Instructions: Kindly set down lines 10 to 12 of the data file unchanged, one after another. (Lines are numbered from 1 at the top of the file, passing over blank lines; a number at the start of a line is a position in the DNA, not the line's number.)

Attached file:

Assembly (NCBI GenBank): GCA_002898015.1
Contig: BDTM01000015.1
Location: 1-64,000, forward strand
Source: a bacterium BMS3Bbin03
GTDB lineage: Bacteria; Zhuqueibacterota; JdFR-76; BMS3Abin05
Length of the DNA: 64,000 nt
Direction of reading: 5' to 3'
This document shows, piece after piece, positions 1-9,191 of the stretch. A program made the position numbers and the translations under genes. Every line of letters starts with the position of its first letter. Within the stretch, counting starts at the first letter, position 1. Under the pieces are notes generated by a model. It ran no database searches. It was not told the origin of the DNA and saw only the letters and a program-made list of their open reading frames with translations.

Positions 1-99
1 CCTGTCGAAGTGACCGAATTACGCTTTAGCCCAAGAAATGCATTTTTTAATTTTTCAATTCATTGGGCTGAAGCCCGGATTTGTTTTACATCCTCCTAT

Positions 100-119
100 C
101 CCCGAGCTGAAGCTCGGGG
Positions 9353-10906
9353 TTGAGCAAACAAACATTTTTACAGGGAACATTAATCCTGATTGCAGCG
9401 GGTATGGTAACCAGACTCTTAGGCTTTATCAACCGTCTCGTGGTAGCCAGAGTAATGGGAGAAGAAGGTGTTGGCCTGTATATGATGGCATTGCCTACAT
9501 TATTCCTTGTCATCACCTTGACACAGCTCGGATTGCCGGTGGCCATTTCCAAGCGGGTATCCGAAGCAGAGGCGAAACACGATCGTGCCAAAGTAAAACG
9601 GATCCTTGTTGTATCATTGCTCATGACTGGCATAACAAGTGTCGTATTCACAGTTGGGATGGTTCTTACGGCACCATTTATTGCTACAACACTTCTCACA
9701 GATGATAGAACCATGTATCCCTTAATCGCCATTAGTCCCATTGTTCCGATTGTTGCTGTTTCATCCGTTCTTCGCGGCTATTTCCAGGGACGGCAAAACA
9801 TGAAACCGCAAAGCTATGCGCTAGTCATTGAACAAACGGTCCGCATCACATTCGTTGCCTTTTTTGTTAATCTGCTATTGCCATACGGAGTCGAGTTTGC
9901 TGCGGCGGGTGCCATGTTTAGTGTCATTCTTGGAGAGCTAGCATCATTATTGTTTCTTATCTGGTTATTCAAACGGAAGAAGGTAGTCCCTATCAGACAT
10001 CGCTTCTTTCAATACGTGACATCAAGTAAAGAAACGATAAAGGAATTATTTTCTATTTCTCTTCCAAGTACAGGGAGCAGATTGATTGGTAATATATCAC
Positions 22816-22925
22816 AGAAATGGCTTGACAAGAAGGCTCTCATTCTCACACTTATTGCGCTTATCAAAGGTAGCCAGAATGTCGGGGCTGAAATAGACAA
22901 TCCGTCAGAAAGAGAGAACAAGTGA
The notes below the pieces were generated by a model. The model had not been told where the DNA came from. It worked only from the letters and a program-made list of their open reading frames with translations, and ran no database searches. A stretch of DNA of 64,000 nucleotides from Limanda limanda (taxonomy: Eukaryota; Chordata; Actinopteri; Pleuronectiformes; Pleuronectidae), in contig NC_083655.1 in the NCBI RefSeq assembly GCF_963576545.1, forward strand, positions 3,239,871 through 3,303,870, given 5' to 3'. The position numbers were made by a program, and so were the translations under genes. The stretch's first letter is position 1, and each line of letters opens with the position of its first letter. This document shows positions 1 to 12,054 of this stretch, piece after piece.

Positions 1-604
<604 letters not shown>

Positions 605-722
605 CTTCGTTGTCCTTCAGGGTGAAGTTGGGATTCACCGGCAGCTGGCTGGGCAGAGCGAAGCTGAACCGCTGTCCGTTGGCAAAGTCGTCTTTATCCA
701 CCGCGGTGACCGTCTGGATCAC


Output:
1 CCTGTCGAAGTGACCGAATTACGCTTTAGCCCAAGAAATGCATTTTTTAATTTTTCAATTCATTGGGCTGAAGCCCGGATTTGTTTTACATCCTCCTAT

Positions 100-119
100 C